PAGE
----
It is a truth universally acknowledged that journalists start their careers in unexpected places. For Sydney-born Geraldine Brooks it was compiling the horse-racing results for the then Fairfax press. Some decades, five novels and an unexpected lunchtime conversation later, Brooks has made the main character of her new novel a champion American thoroughbred from the mid-19th century.
Lexington was so fast that a mass-produced stopwatch was sold to fans so they could be part of the bay stallion’s race against time itself. His racetrack fame and his handsome looks lured equine artists, who would be paid “fifty or sixty dollars” by “many a horse-owning gentleman … [who’d] grudge to spend half that on a portrait of his wife”.
And, like the best horse this half of the world has seen, Phar Lap, his remains were put in a museum. His skeleton was forgotten for a while, stored in an attic at the Smithsonian. The retrieval and dusting off of his bones leads to the simple title of this novel.
When a scientist, visiting from England, reads the inscription on the attic-stored exhibit, she exclaims to her colleague and host, “Horse! I can’t believe it! I don’t suppose you people have the Mona Lisa stashed somewhere, labeled Smiling Girl?”
Horse has two main settings: the antebellum American South – which returns the American-based author to the milieu of her 2005 Civil War novel March, for which she won a Pulitzer Prize for fiction – and Washington, DC, in 2019. The second setting has an Australian connection. Jess, the osteologist – “our expert in skulls and bones” – at the Smithsonian, is Sydney-born. She befriends an art historian, Nigerian–American Theo, the Yale-educated son of diplomats who spent part of his childhood in Canberra and has a cattle dog named Clancy.
The two time periods are connected by Lexington – Jess is rebuilding his skeleton; Theo is writing about his portraits and the exploitation of African–American stablehands – and the Black Lives Matter movement. The author says it was someone talking about Lexington at that aforementioned lunch that planted the idea for the book. “As I began to explore Lexington’s life,” she writes in her afterword, “it became clear to me that this novel could not merely be about a racehorse. It would also need to be about race.”
For this reader, a near-lifelong student of the turf, the racehorse part works best, not least because Lexington was no mere racehorse, as the author notes in an epigraph from Charles E. Trevathan in The American Thoroughbred: “After him there were merely other horses.”
We are taken to the days when horses raced over four miles – twice as long as the Melbourne Cup – and repeated that feat a week later. These sections bustle with page-turning elegance and excitement. The descriptions of Lexington in full flight in body and mind – the latter is a high gamble but successful – show the author paid attention on the racing rounds. He “stretched out like an elastic thing … He ran as a fox does, long, low and level. He charged out ahead and stayed there…” “[T]he horse pushed himself, running for the joy of it.”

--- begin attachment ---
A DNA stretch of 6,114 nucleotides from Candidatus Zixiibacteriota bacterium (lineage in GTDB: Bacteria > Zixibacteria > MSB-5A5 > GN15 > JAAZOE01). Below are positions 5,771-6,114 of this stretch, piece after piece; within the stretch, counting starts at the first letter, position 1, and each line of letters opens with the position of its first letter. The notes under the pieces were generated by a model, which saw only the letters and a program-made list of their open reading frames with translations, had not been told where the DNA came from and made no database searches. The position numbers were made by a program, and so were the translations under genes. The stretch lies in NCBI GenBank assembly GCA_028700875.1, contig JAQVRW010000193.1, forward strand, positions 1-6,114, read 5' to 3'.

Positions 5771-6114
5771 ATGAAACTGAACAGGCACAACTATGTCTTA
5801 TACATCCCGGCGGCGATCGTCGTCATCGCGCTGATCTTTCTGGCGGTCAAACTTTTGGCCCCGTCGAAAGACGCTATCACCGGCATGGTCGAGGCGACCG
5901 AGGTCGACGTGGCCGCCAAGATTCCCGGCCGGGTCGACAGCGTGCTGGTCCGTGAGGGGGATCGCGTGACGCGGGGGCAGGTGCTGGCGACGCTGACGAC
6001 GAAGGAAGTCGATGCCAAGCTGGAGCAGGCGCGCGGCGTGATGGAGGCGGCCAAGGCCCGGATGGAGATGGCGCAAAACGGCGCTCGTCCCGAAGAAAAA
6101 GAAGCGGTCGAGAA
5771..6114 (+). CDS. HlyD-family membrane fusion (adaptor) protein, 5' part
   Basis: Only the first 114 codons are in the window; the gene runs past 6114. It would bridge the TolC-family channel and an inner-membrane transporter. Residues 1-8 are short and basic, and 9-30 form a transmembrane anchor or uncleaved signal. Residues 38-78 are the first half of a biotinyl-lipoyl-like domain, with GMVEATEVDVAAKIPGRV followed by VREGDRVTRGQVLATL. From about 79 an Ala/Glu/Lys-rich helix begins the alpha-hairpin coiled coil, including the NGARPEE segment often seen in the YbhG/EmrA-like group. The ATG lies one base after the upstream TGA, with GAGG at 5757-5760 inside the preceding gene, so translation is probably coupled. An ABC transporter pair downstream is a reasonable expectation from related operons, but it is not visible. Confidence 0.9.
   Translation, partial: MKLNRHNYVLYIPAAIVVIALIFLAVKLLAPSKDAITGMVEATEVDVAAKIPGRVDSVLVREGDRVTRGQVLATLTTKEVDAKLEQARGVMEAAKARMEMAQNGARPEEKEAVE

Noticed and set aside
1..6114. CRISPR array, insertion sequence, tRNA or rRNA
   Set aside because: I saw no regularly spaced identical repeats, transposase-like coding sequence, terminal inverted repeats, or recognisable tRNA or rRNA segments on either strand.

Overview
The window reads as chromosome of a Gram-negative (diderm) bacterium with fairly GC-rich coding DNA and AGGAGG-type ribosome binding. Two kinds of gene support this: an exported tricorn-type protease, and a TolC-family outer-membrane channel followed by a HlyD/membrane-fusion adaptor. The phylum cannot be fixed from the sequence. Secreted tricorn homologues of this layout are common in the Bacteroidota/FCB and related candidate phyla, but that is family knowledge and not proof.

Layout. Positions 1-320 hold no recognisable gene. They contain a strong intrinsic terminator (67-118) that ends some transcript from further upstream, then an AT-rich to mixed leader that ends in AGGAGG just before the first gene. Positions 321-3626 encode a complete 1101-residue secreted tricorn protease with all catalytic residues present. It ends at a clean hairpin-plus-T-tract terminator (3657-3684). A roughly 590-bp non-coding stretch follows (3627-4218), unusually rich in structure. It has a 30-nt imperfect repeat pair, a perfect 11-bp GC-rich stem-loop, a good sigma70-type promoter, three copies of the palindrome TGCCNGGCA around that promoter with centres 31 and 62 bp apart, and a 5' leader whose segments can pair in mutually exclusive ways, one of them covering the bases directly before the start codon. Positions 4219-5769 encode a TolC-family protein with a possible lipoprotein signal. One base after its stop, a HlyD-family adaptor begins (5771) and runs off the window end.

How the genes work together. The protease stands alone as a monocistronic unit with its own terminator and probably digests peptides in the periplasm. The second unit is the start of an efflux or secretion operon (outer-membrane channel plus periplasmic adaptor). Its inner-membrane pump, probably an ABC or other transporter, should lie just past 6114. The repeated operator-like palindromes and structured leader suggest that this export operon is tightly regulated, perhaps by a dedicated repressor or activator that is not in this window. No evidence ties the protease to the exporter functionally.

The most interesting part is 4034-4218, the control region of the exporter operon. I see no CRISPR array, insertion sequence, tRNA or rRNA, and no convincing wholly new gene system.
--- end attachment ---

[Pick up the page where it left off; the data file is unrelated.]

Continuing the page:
The racetrack scenes, mainly in Kentucky with a wonderful side-trip to New Orleans, ignite in colour and movement and are full of villains. I’m not sure there are non-equine heroes in this book, except perhaps the Black groom, Jarret Lewis, who is with Lexington from his foaling until his death at 25. Jarret is enslaved. Like the horse, he is a white man’s property. His father, Harry, who trains the horses, has bought himself out of slavery and he hopes Lexington will do the same for his son. Even so, a Black man cannot own a racehorse.
Lexington, who became North America’s leading sire after his racing career, did have Black stablehands, as his portraits show, but the lack of any record of their lives means Jarret is a fictional character. Many of the other characters, large and small, are taken from history. Jesse James makes an appearance, as do Jackson Pollock and, in a laugh-out-loud moment, MONA founder and multimillionaire from the punt David Walsh.
Brooks connects slavery and 21st-century racism through the lives of Jarret and Theo. First there is casual racism, such as assuming a Black man has stolen your expensive bicycle rather than possessing his own, which is how Jess and Theo first meet.
Then, towards the end, there is a hard-edged sequence that is beautifully written, tragic and yet, in terms of plot, a little contrived, more like an authorial lecture than a work of fiction.
Then again, that is the view of a white reader. As one of Theo’s friends tells Jess with borderline hostility, “It’s not your fault you get to move easy in the world. We just can’t afford to.” Brooks has written a splendid novel about a racehorse. The associated novel about race is admirable but at times feels as if she has too much lead in the saddlebag.
Hachette, 404pp, $39.99 (hardback)
This article was first published in the print edition of The Saturday Paper on June 18, 2022 as "Horse, Geraldine Brooks".
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